Devices & Technology

On-screen Disease Diagnoses

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By Suzi Birz, principal, HiQ Analytics, LLC

Have you ever found yourself rushing around the emergency department looking for an atlas of rash photos to help with a differential diagnosis? Have you found the book only to then spend precious minutes flipping through pages? What if the photos were catalogued on a computer and you could find the photo by entering the characteristics of the rash or the patient’s medication list?

VisualDx Clinical Decision Support Software, manufactured by Logical Images of Rochester, New York, contains information and nearly 13,000 high-quality, detailed images related to more than 700 diseases. All diseases have text for point of care information, including diagnosis synopsis, what to look for, best tests, differential, management and therapy. The information represents 10 years of research from more than 60 physician editors and three universities.

“Imagine you are seeing someone with a visually diagnosable problem and you wish you had an expert nearby, but that expert is not available,” explained Art Papier, MD, Logical Images’ chief scientific officer and associate professor of dermatology at the University of Rochester, in Rochester, New York.

Unlike paper atlases, this tool provides many ways to drill down until you get a visual that matches what you are seeing and the text confirms the symptoms and the treatment.

“Early detection of life-threatening conditions is one quality-of-care improvement brought by VisualDx,” Papier noted.

Clinical Scenarios

“Quality-of-care issues include the diagnosis of rashes caused by medications, or considering an infectious disease in an HIV patient,” said Papier, who provided two clinical situational examples:

A nurse in the emergency department is triaging an HIV patient with a fever and a rash. VisualDx allows the nurse to enter these characteristics and see a spread of photographs of a patient with these symptoms. If there are other symptoms, perhaps an ulcer on the leg, the symptom can be added and the photo array will be rearranged to bring the closest image match to the top of the deck.

In another example, a nurse wants to know if a drug can cause a rash and what kind of rash it would be. VisualDx allows the nurse to enter the medication and immediately see the different reaction patterns and diseases possibly induced by the medication. The photo array and text information allow the user to see specific patterns rather than simplifying and calling each medication reaction a “drug rash.”

“There are several serious medication reactions that must be differentiated from more common reactions,” Papier explained.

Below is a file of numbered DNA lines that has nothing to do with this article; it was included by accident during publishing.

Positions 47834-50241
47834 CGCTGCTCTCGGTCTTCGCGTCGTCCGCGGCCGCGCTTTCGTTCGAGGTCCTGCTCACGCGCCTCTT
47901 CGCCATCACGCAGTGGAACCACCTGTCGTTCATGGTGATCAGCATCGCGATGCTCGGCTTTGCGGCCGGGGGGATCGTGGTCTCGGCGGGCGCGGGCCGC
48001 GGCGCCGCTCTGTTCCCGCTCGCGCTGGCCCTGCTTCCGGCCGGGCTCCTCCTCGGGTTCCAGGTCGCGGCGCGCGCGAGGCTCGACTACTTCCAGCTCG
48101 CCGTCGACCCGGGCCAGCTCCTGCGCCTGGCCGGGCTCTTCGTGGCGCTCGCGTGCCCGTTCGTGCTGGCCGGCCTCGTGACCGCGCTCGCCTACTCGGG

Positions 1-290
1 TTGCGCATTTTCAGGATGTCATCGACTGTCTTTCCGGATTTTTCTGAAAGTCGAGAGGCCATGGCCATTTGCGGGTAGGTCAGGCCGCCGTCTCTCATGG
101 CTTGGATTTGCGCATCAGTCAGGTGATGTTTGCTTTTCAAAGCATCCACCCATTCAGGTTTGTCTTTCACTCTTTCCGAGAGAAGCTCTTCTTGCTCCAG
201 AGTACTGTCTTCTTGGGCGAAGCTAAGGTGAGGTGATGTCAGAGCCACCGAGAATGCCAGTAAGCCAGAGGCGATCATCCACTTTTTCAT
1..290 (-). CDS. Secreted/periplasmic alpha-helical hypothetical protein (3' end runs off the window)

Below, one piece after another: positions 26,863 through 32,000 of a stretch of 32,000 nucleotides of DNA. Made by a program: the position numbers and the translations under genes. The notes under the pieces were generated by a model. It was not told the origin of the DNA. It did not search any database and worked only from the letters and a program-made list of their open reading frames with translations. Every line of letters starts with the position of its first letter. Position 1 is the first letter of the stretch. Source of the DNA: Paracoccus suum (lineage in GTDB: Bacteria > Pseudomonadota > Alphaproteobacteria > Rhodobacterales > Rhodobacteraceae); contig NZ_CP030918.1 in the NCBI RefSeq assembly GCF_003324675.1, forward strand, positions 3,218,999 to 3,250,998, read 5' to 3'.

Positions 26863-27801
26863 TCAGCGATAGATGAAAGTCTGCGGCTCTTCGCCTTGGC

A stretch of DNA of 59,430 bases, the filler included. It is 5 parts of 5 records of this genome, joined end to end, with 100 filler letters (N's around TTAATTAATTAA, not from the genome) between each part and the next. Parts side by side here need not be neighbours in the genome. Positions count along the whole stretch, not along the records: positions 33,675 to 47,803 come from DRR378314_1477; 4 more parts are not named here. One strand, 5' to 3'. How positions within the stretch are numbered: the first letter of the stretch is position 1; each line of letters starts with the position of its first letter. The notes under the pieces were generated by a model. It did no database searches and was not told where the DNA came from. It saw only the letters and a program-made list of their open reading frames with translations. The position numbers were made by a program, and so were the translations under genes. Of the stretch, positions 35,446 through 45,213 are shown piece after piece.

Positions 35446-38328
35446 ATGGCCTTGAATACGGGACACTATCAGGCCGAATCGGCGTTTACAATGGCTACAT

Public Health and Terrorism

VisualDx has been approved by the Centers for Disease Control and Prevention (CDC) and the Health Resources and Services Administration (HRSA) as a public health tool for terrorism preparedness.

“For instance, the visual effects of anthrax exposure can be rapidly verified by this software, ensuring that early diagnosis is made and the patient is not sent home,” Papier described. “The same would be true for smallpox and other public health threats.”

The flip side of preparedness is addressing the false positives inherent in trying to have prepared physicians.

“The bioterrorism diagnoses are rare by definition, the ‘false positives’ are not,” Papier said.

The system can help ensure that emergency departments are not quarantined when no actual threat exists.

Patient Benefits

VisualDx allows busy practitioners to check differential diagnoses. L. Gordon Moore, MD, a family medicine physician in Rochester, New York, uses VisualDx in his practice. Moore has computers in his exam rooms and finds that he uses the software in three ways.

“I hone symptoms down quickly to a likely diagnosis; I use it with patients for reassurance and I used it to confirm the treatment even when I make the diagnosis without the tool,” Moore explained.

“The patient response has been ‘cool,’ and you cannot underestimate the power that the visual has when the patient can see a photo that looks just like what she or he has,” he added.

Moore extolled the virtues of the search capabilities.

“You can enter characteristics such as ‘itchy, red, flakey’ and a photo array will be presented, even without the dermatological terms,” he said, adding that thanks to the software, “I know when to reassure and when to refer.”

What’s In, What’s Next

Since VisualDx was first released in 2001, features continue to be added. It currently includes dermatology, radiology and oral medicine. VisualDx has images of conditions on dark-skinned patients as well, filling an underserved knowledge base. It is in use in more than 400 emergency rooms and a number of residency programs and medical schools.

If desired, hospitals can add links to hospital-based procedures for the staff to follow in the event of a specific diagnosis.

Next up, Logical Images will be adding elder care, fingertip and nail, external eye diseases and child abuse.

Technical and Purchase Information

VisualDx runs on any PC connected to the Internet with Java. It can also run stand-alone with the software loaded on the PC. Appropriate security is built in to ensure that authorized users are using the system.

With respect to training, Moore explained, “Getting started using VisualDx takes only a few minutes of training, but learning how and when to best use it comes with experience and time.”

For more information, visit the Web site of Logical Images.

Nursing students can purchase a one-year subscription to VisualDx for $99 for the Pediatric, Internal Medicine and Family Practice packages, and $149 for the Infectious Diseases package.

© 2006. AMN Healthcare, Inc. All Rights Reserved.

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